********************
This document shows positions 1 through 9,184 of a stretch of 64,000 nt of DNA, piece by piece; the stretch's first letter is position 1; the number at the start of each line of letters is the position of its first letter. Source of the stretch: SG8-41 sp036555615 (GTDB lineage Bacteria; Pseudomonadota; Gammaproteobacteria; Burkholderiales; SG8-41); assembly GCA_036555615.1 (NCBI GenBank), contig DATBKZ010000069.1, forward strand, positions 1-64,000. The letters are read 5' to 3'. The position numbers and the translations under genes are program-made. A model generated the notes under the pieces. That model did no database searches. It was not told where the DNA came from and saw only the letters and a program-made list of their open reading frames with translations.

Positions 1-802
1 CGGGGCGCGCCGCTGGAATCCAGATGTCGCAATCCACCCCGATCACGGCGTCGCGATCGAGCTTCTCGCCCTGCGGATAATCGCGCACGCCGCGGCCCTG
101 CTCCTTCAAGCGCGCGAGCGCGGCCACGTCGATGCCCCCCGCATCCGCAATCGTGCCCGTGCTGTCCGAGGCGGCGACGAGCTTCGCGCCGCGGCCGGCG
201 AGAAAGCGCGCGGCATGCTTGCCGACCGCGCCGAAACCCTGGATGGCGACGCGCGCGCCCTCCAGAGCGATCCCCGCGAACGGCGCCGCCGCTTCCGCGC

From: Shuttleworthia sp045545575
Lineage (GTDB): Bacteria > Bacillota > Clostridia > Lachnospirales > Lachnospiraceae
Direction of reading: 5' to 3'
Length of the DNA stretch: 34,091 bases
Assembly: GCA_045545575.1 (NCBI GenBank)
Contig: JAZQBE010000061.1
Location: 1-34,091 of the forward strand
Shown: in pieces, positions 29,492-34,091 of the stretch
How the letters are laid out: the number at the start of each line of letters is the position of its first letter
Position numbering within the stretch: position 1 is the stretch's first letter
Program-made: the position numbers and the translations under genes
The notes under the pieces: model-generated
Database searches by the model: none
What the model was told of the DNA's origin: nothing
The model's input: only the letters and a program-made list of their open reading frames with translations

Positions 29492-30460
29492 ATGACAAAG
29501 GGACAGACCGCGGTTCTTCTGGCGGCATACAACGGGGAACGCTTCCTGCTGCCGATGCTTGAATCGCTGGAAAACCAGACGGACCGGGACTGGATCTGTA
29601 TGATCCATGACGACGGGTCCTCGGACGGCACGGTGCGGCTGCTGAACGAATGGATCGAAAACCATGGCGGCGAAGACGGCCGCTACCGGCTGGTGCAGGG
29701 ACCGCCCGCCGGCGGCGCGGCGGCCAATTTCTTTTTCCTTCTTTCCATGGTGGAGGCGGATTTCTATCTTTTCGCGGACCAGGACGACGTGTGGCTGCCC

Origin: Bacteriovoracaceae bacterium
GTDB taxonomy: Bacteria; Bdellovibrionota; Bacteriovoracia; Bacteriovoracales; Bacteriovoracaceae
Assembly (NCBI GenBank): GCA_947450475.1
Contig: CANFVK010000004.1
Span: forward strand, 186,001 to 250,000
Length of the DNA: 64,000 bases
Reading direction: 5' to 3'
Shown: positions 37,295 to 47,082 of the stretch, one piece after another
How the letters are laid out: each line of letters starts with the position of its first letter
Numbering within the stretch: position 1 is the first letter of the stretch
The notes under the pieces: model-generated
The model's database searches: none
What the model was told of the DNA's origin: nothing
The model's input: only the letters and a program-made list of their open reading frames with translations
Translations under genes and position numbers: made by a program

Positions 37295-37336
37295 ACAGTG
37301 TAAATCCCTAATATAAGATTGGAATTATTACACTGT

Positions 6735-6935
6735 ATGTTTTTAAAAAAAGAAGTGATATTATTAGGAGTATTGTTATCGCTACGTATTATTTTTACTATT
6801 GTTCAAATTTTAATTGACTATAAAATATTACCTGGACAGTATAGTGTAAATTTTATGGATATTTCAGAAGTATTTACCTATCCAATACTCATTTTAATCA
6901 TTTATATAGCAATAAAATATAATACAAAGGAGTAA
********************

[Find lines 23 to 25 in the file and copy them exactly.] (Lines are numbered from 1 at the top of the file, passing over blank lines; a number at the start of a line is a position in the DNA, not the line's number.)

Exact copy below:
29501 GGACAGACCGCGGTTCTTCTGGCGGCATACAACGGGGAACGCTTCCTGCTGCCGATGCTTGAATCGCTGGAAAACCAGACGGACCGGGACTGGATCTGTA
29601 TGATCCATGACGACGGGTCCTCGGACGGCACGGTGCGGCTGCTGAACGAATGGATCGAAAACCATGGCGGCGAAGACGGCCGCTACCGGCTGGTGCAGGG
29701 ACCGCCCGCCGGCGGCGCGGCGGCCAATTTCTTTTTCCTTCTTTCCATGGTGGAGGCGGATTTCTATCTTTTCGCGGACCAGGACGACGTGTGGCTGCCC